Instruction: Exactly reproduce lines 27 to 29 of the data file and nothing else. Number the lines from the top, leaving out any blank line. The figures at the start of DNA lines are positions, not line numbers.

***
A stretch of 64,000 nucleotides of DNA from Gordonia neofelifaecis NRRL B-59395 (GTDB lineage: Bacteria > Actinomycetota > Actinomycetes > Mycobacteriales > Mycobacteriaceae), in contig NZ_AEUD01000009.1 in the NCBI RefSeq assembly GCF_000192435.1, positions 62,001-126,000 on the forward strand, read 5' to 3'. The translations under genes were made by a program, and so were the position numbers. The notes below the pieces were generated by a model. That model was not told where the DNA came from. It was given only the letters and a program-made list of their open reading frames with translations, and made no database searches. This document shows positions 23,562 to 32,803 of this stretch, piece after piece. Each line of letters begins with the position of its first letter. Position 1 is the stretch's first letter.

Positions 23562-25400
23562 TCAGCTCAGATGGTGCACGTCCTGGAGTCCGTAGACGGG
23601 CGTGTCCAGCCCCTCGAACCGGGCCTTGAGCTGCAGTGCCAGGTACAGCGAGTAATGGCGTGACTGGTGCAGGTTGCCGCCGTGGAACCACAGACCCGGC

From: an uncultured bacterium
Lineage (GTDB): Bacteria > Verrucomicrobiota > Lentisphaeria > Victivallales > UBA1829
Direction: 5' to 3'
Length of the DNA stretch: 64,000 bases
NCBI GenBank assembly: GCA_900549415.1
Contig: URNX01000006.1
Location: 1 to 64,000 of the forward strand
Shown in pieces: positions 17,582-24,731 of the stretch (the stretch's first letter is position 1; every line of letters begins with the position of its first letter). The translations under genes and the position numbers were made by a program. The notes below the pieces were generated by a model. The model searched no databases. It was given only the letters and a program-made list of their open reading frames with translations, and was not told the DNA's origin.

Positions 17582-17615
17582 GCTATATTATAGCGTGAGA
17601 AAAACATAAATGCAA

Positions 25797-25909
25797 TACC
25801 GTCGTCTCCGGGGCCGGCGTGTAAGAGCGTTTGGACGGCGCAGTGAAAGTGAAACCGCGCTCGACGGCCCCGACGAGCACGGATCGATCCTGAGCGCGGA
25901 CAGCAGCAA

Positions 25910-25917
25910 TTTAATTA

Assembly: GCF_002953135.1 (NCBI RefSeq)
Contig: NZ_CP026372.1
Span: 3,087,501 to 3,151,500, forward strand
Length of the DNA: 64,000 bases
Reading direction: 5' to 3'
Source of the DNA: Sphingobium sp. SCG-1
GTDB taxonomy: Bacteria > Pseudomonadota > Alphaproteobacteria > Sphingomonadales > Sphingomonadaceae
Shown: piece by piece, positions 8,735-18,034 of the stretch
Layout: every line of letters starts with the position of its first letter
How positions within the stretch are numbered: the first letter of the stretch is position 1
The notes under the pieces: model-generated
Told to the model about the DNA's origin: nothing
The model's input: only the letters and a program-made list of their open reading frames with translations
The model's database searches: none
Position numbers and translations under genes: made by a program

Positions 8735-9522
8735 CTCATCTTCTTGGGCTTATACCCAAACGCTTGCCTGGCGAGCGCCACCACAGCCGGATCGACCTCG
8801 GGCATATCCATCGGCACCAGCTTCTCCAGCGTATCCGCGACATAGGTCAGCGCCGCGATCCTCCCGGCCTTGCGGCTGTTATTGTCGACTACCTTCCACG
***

Source of the DNA: Sphingobium sp. SCG-1
GTDB taxonomy: Bacteria > Pseudomonadota > Alphaproteobacteria > Sphingomonadales > Sphingomonadaceae
Shown: piece by piece, positions 8,735-18,034 of the stretch